From the foregoing it should be appreciated that object striping has significant better performance than storage striping. By focusing on the data object, object striping provides low overhead storage and high retrieval efficiency at the same time. The invented object striping technique can be applied to both an array of storage media and an array of servers.

Other embodiments of the invention will be apparent to those skilled in the art from a consideration of this specification or practice of the invention disclosed herein. It is intended that the specification and examples be considered as exemplary only, with the true scope and spirit of the invention being indicated by the following claims.

Appendix A

Given Ns servers in the server array, k redundant units for redundancy, ND data units with ND being equal to NS -k, and data object of size b bytes, the amount of unused storage in the last stripe unit is given by

f(b)=q-mod(b,q)                                            (1)

where mod(b,q) returns the remainder of b/q. Hence the total internal fragmentation for all Nb data objects stored in the system is ##EQU1##

The total number of stripe units required to store all Nb objects is ##EQU2##

Similarly, the minimum number of stripes required to hold all these stripe units is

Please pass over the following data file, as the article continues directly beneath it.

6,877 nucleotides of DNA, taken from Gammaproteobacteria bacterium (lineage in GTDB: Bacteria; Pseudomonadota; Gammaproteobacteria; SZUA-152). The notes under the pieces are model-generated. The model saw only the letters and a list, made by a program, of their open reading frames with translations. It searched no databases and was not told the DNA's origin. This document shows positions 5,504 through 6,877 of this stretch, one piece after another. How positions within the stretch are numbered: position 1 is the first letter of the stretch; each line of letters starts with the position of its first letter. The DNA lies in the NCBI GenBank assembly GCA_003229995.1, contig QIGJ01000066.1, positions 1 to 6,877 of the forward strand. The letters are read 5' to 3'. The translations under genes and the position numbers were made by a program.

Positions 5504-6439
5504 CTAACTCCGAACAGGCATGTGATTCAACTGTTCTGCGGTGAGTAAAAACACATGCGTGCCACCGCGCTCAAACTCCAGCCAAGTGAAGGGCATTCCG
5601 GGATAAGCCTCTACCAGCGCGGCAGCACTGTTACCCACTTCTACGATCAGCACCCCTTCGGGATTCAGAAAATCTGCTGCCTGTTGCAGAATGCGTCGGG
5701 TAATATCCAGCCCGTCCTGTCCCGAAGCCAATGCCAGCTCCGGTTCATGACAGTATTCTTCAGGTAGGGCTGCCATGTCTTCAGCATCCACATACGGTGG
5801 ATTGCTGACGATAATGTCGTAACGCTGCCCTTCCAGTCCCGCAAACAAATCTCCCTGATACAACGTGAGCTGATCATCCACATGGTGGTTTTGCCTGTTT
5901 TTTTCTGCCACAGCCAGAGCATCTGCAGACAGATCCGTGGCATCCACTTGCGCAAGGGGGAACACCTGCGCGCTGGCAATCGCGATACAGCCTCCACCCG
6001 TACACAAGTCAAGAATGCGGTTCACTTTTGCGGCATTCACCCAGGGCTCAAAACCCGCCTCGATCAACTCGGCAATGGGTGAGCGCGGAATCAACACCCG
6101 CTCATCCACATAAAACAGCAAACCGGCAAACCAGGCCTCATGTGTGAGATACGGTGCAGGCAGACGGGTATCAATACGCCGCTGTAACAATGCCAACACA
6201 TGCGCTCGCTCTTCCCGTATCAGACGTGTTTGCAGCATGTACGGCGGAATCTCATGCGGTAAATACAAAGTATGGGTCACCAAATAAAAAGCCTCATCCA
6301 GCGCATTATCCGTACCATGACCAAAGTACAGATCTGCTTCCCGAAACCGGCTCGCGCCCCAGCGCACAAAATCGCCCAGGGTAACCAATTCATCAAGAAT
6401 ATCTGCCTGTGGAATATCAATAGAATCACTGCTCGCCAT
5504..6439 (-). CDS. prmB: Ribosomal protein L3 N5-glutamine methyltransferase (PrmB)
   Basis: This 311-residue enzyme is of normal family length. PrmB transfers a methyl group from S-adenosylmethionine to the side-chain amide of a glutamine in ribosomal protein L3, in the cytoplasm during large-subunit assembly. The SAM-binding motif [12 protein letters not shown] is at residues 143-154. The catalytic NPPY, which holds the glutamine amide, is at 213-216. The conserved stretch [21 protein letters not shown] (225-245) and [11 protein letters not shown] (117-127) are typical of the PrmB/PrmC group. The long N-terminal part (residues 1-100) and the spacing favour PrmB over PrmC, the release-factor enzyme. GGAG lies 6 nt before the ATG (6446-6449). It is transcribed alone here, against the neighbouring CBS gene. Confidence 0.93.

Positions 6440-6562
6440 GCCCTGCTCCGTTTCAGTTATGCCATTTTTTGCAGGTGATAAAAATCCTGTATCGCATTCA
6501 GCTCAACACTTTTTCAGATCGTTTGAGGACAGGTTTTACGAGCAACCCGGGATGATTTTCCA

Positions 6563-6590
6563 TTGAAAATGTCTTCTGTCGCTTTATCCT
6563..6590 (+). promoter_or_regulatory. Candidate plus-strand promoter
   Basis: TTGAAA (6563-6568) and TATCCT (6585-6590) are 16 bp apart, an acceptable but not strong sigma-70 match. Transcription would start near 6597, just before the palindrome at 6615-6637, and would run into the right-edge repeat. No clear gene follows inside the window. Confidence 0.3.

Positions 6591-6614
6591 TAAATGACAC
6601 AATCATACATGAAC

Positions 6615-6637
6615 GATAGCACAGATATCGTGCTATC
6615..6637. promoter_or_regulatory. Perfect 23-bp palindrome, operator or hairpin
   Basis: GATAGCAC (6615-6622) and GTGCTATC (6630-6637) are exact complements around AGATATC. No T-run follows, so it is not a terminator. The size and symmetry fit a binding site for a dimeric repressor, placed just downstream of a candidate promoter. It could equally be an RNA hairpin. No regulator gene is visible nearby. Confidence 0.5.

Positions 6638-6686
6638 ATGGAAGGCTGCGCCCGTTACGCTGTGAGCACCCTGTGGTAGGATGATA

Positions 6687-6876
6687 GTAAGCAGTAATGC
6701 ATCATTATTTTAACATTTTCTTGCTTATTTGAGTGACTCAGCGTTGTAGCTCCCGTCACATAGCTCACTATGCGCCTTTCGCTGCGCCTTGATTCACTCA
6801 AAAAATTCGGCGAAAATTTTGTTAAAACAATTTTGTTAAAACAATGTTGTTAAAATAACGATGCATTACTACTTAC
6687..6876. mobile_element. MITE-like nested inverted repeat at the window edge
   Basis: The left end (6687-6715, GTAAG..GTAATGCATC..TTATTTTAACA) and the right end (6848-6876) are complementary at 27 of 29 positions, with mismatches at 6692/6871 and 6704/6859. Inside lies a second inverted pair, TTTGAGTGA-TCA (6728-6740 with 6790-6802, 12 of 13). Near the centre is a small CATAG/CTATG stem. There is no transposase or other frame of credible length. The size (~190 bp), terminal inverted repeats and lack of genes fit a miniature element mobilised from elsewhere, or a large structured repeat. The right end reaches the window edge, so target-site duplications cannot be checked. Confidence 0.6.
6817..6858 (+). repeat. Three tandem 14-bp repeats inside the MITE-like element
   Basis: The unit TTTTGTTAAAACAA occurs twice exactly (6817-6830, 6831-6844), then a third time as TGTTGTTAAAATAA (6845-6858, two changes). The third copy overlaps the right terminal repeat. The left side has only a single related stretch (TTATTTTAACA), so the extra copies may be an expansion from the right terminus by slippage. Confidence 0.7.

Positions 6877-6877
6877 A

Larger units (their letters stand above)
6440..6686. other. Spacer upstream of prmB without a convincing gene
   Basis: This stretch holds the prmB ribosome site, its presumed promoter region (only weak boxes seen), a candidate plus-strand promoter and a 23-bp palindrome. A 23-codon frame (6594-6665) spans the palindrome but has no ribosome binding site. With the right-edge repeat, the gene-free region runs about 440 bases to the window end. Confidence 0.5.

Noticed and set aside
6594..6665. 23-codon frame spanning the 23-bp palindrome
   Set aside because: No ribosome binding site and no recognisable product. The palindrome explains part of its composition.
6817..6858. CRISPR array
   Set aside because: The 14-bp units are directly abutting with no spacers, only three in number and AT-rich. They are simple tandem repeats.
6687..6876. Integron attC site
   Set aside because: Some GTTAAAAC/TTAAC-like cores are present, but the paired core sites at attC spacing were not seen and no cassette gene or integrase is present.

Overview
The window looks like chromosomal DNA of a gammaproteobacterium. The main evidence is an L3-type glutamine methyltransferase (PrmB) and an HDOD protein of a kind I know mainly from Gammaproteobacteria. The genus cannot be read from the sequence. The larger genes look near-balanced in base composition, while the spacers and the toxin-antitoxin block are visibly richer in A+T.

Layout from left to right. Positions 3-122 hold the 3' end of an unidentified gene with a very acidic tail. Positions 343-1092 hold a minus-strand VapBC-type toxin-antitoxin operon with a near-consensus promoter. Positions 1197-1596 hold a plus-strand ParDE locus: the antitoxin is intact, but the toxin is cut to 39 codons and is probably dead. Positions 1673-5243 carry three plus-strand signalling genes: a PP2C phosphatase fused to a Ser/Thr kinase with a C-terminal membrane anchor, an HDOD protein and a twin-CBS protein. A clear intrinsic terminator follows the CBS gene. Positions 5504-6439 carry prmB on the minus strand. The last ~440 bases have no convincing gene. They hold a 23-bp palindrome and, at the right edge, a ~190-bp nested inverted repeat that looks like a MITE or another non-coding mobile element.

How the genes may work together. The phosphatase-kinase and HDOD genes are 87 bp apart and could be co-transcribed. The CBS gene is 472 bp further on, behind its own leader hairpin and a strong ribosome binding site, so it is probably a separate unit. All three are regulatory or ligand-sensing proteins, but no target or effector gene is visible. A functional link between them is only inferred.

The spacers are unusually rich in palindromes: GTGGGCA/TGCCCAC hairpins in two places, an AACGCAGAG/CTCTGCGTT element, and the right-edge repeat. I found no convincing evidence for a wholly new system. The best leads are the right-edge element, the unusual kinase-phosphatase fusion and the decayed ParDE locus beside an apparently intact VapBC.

Nv =.left brkt-top.Nu /ND.right brkt-top.   (4)

Since k stripe units are reserved for redundancy in every stripe of NS stripe units, the total redundancy overhead is simply given by

G=Nv kq                                               (5)

To obtain the total storage overhead, the total internal fragmentation is summed with the total redundancy overhead. To ease comparison, a Normalized Storage Overhead (NSO) is defined as follows: ##EQU3##

Substituting into Equations 1-5, one gets ##EQU4##

For example, a NSO value of 0.5 means 50% more additional storage spaces (relative to total amount of data stored) are required due to internal fragmentation and redundancy overhead. Given a redundancy k, the lower bound for the NSO is derived. The minimum possible internal fragmentation should be zero, and for every ND bytes of data stored, k additional bytes are required for redundancy. Hence the lower bound for NSO is ##EQU5##

To obtain numerical evaluation, the data-set located at the following web server (http://adnetpc0.ie.cuhk.edu.hk/) was used as the bi 's. The following figure shows the data object size distribution of this data-set. This data-set has been compared with a number of other web site data-sets and it has been found that they have similar distributions. In subsequent numerical evaluations, the embodiment is assumed to be a 5-servers server array (NS =5) with redundancy of 1 (k=1). ##STR1## Data object size distribution of a web site data-set. Appendix B